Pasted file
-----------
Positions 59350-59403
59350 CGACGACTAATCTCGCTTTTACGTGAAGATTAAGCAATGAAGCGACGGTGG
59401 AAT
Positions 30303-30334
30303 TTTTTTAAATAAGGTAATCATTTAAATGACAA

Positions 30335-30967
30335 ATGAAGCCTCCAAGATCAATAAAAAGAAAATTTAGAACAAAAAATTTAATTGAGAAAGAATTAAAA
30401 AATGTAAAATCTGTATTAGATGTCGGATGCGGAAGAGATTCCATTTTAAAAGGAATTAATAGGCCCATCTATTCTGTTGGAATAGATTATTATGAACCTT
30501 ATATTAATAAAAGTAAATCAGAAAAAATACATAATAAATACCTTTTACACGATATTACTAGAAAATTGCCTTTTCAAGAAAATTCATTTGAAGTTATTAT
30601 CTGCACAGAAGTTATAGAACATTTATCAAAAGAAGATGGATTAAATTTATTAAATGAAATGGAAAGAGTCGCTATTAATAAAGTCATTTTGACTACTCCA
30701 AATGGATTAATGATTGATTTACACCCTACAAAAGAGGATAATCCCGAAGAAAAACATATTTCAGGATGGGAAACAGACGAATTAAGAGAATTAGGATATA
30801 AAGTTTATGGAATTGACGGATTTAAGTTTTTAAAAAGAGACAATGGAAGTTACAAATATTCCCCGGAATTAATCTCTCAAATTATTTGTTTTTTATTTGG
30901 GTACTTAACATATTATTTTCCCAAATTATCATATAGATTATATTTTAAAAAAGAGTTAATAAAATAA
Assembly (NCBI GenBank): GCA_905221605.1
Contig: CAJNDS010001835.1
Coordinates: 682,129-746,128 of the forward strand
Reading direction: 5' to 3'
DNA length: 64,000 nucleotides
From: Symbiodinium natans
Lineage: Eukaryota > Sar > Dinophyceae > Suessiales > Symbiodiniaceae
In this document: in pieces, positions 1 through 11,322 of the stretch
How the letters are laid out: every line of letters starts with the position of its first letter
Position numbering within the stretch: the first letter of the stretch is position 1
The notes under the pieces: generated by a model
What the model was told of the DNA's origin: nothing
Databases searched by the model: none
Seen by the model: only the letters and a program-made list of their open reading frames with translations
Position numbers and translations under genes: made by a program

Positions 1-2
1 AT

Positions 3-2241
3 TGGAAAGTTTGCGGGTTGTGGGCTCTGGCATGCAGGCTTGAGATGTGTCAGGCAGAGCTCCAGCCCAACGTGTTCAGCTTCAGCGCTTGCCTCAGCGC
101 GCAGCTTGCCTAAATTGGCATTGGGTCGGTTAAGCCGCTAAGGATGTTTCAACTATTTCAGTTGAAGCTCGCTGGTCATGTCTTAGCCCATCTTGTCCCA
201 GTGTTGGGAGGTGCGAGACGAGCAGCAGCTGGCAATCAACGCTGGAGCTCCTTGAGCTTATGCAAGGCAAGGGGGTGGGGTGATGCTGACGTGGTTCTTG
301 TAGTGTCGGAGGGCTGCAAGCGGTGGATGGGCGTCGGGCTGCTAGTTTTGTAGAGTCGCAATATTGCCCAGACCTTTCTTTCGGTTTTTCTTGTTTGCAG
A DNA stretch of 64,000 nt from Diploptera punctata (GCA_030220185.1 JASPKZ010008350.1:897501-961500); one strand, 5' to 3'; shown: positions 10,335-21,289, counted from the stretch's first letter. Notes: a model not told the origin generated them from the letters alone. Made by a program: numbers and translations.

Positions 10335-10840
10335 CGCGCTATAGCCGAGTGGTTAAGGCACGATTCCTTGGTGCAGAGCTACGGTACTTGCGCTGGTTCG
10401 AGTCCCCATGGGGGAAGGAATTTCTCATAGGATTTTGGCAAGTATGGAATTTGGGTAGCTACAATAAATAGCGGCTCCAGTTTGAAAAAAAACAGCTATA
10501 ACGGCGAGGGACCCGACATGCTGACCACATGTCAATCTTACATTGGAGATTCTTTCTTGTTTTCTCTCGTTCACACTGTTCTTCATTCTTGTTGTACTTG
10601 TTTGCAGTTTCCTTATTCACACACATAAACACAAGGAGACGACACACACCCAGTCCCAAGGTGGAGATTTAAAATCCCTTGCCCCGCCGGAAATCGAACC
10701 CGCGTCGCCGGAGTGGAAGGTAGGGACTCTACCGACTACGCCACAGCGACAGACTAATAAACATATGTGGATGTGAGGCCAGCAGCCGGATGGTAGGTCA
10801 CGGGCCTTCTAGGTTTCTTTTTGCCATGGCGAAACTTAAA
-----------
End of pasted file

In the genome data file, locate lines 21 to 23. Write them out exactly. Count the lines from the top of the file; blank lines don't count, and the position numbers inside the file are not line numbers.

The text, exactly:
In this document: in pieces, positions 1 through 11,322 of the stretch
How the letters are laid out: every line of letters starts with the position of its first letter
Position numbering within the stretch: the first letter of the stretch is position 1